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Thursday, March 21, 2019

Who Wins in Shipping’s Battle for Data?

Stuart Nicholls

Weather has to be one of the most important building blocks of any digital operations solution. But, that’s only one of dozens of individual variables. Building a data management solution that navigates the unexpected, and not just the low hanging fruit, is the way to go.

One of the most fiercely fought battles in shipping today is the battle for data. On a weekly basis, we see companies of all stripes – ship managers, owners, class societies, equipment manufacturers and even coating suppliers – investing in their own digital solutions and fiercely competing for control over data: the new oil. Each of these is creating systems aimed at improving performance, claiming that they are ideally placed to harvest a variety of performance data and position themselves as the one-stop shop for all the data that a voyage generates. Of course, there’s a good reason for all organizations to up their game digitally – every aspect of personal and business life has been affected by the march of technology, and every business needs to invest in the right talent to compete in this context.


And the business case is clear – according to analysts at Future Market Insights, the push for better data and optimization solutions is driving the marine electronics market to dizzying new heights. This market has already reached more than US$4.14 billion in 2018, but is predicted to jump to US$7.75 billion by 2028. Future Market Insights expects marine electronics market revenues to grow at a rate of 6.5% per annum over the next decade.

However, when we look at whether this trend benefits the market, it’s unclear that this battle for control over data is really delivering results for the market.

Data: does the hype match the results?
While big owners or original equipment manufacturers (OEMs) may have the budgets to invest in their own digital systems, for the many smaller owners, operators and suppliers (who make up the majority of the market), digital transformation is beyond the reach of budgets stretched by a continually challenging market. C-suite respondents to a recent Futurenautics study revealed that 76% of their organizations are investing less than US$100,000 per annum in their digital initiatives, with 57% investing less than US$25,000 per annum. Only 11% of organizations are investing more than US$1 million annually. Similarly, in a recent study by Inmarsat on IoT adoption, when compared with other industries, shipping had a high proportion of early adopters – but a similar number of ‘laggards.’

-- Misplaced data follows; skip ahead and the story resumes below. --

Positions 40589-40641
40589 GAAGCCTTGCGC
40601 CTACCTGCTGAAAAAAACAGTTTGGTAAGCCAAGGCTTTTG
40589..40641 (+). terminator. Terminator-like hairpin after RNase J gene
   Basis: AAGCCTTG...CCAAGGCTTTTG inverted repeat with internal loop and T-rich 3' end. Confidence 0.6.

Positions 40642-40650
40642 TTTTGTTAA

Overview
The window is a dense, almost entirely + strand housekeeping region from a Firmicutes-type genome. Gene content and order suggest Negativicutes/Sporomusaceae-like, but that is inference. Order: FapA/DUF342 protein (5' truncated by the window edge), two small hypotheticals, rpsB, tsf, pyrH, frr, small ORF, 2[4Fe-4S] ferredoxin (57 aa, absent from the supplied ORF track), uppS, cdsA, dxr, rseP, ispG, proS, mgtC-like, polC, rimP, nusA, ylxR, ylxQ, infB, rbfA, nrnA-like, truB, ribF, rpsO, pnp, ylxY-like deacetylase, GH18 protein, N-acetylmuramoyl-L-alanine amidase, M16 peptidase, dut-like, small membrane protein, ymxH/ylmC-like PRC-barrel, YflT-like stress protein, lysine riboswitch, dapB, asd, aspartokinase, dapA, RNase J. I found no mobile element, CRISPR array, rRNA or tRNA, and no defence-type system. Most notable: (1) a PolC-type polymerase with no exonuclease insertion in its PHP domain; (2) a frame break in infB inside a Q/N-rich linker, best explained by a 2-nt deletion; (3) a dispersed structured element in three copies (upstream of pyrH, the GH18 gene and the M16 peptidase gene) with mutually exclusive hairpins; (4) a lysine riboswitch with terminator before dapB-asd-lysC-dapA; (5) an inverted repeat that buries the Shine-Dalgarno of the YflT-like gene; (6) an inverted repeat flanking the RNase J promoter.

Shipping is living out sci-fi author William Gibson’s claim that “the future is already here, it’s just not very evenly distributed.” Small players risk becoming left behind while big fish invest, consolidate, and lock their users into expensive, all-singing, all-dancing digital ecosystems – replicating Apple’s ‘walled-garden’ business model. So what does the alternative look like?

Future Proofing
It’s clear that we need an alternative to the closed systems that are beginning to proliferate, which can hide multiple inefficiencies and practices that ultimately harm their users. Owners and operators need to be able to choose what data sets they integrate into the platforms they use – and take control over what they pay for. Either paying suppliers multiple times for overlapping datasets or being locked into paying for information they don’t need benefits no one. The platforms we build need to allow users to customize the data they use – and must also be open enough to incorporate new datasets from unexpected places.

This is vital, as, whoever’s creating the solution will tend to measure what’s closest to their own business area and simply focus on that. For example, if your software system is built by your engine manufacturer, your best data will focus on how you can optimize your engine and ignore other vital factors and information.

Data solutions need to be built by looking at the voyage as a whole, and looking at the factors that most directly impact the success of a journey across the sea. While undoubtedly there are powerful efficiency savings to be made by building up marginal performance gains, if we build solutions that focus only on what’s easy to measure, the solutions we create won’t deliver the results the shipping community needs.


This is why, we argue, weather has to be one of the most important building blocks of any digital operations solution.

Weathering (multiple) Storms
Of all the factors influencing a voyage, wind, waves and ocean currents can affect the performance of a vessel most. The resistance when navigating in unfavorable conditions generally increases by 50-100% of the total ship resistance in calm weather. According to MAN Energy Solutions’ analysis of trading conditions for a typical 140,000 dwt bulk carrier on some routes, the increased resistance, or sea margin, can reach extreme values up to 220%.